This week the focus has turned to the British socialite and ex-girlfriend of Epstein, Ghislaine Maxwell, who is facing new allegations that she recruited and trafficked underage girls for the disgraced US financier who died by apparent suicide in August.
Maxwell has previously denied all allegations against her, but she remains in the spotlight as other women -- including Jennifer Araoz, who says Epstein sexually assaulted and raped her -- have accused Maxwell of being Epstein's "madam" and of conspiring to maintain and conceal a sex trafficking ring.
In a 2015 defamation case brought against Maxwell -- which was settled in 2017, after the judge had ruled against a motion for summary judgment filed by Maxwell -- Giuffre says she was "forced to have sexual relations" with the Duke of York when she was a minor in "three separate geographical locations," including London, New York and the US Virgin Islands.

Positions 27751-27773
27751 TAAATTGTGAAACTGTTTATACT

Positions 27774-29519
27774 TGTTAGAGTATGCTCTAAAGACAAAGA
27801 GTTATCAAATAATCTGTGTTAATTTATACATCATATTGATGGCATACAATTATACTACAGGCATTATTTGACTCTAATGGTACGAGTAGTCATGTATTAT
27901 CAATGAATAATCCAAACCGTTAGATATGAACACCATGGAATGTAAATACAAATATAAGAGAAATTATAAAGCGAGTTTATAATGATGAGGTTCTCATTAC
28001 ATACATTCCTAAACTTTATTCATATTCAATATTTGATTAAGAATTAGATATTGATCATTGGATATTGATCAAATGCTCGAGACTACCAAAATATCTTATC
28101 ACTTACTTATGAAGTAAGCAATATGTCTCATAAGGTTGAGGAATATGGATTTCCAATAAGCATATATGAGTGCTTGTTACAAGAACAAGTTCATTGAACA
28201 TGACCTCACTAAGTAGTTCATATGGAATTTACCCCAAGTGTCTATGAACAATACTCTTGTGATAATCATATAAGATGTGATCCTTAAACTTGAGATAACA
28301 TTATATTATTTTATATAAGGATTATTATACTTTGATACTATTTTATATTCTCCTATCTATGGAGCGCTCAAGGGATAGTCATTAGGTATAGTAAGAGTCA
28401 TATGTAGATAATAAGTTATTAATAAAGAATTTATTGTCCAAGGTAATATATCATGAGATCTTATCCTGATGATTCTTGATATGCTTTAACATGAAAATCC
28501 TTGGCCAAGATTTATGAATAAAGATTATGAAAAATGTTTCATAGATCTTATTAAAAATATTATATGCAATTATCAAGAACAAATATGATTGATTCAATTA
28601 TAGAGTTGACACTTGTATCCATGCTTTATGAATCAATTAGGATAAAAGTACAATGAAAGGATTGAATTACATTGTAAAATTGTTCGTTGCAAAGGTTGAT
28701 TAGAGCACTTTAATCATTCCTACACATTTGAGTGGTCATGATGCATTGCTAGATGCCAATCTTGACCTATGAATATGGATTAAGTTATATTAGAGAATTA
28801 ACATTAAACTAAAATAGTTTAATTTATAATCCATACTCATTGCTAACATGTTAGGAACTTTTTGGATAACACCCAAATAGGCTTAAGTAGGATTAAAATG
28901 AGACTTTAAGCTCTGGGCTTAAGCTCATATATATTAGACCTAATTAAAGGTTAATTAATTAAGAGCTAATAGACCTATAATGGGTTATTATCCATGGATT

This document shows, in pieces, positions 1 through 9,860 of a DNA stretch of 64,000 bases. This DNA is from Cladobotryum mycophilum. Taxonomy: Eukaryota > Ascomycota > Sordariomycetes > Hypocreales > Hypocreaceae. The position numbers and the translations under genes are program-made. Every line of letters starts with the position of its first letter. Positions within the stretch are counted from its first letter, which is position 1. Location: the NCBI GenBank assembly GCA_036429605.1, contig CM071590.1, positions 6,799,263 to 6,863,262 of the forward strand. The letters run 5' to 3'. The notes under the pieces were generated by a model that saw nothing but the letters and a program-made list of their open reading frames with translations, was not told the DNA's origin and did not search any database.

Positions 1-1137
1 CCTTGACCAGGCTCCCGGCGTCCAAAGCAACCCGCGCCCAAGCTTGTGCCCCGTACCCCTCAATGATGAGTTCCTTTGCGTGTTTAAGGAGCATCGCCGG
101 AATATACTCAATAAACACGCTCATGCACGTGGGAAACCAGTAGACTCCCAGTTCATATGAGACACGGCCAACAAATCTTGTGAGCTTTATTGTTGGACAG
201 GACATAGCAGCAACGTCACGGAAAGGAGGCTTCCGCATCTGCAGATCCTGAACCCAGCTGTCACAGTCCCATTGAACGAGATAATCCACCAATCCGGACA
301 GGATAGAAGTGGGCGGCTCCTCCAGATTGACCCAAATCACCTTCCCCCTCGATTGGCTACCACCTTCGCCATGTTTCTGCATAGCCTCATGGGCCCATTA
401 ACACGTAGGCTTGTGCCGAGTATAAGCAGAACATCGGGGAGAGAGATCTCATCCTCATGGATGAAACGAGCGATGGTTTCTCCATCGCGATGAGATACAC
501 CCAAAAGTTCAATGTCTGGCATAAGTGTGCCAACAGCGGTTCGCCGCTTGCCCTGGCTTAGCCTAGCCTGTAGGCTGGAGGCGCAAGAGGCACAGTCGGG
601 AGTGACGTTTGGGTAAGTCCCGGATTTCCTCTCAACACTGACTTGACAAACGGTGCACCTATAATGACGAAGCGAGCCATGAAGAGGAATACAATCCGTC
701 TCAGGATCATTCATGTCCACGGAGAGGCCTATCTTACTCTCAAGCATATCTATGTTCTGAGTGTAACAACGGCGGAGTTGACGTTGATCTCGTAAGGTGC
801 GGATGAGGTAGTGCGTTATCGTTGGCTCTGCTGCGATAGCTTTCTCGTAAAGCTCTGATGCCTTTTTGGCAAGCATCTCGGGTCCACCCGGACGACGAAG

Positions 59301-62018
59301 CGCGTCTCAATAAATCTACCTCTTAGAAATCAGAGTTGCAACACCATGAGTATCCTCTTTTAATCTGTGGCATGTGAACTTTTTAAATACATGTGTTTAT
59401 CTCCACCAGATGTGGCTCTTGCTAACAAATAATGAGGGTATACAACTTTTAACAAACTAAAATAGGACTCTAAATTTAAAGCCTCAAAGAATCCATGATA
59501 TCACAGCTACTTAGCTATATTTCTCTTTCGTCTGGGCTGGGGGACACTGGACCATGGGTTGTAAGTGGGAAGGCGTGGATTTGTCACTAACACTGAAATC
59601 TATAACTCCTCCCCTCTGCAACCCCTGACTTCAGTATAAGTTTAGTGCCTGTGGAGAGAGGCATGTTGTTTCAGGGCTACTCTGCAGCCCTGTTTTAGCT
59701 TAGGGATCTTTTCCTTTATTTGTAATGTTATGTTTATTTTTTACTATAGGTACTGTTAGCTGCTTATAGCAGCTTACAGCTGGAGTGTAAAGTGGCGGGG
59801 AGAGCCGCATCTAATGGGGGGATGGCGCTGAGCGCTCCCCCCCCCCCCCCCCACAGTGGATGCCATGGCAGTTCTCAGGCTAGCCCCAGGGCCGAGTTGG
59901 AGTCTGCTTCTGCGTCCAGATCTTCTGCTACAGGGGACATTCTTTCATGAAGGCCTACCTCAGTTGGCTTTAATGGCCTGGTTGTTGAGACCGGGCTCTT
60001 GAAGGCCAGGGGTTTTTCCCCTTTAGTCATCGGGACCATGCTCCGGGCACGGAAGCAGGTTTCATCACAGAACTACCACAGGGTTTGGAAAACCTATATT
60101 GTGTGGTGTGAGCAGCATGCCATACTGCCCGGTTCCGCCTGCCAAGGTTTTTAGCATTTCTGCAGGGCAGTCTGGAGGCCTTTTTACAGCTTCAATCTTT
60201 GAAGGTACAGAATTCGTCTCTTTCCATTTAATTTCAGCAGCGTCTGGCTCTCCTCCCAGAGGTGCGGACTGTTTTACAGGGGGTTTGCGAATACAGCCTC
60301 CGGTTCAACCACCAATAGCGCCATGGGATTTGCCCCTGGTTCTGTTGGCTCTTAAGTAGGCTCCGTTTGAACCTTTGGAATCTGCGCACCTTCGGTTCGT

B. My saying “If you don’t pay me $X, I’ll tell people about your sexual indiscretions” is generally clearly blackmail.
But what if I tell you “I’m about to sue you for a certain behavior, unless you pay me $X to settle the claim,” and it’s clear that if I do sue you, your sexual indiscretions will come out, either because they’re the basis of the suit or because they are somehow relevant to it and will emerge in discovery?
Some jurisdictions have enacted this largely verbatim, and others (such as the Jackson court) are likely to apply some similar rules in elaborating on the definition of blackmail, precisely so that “give me back that property you took from me, or I’ll call the police” doesn’t become a crime.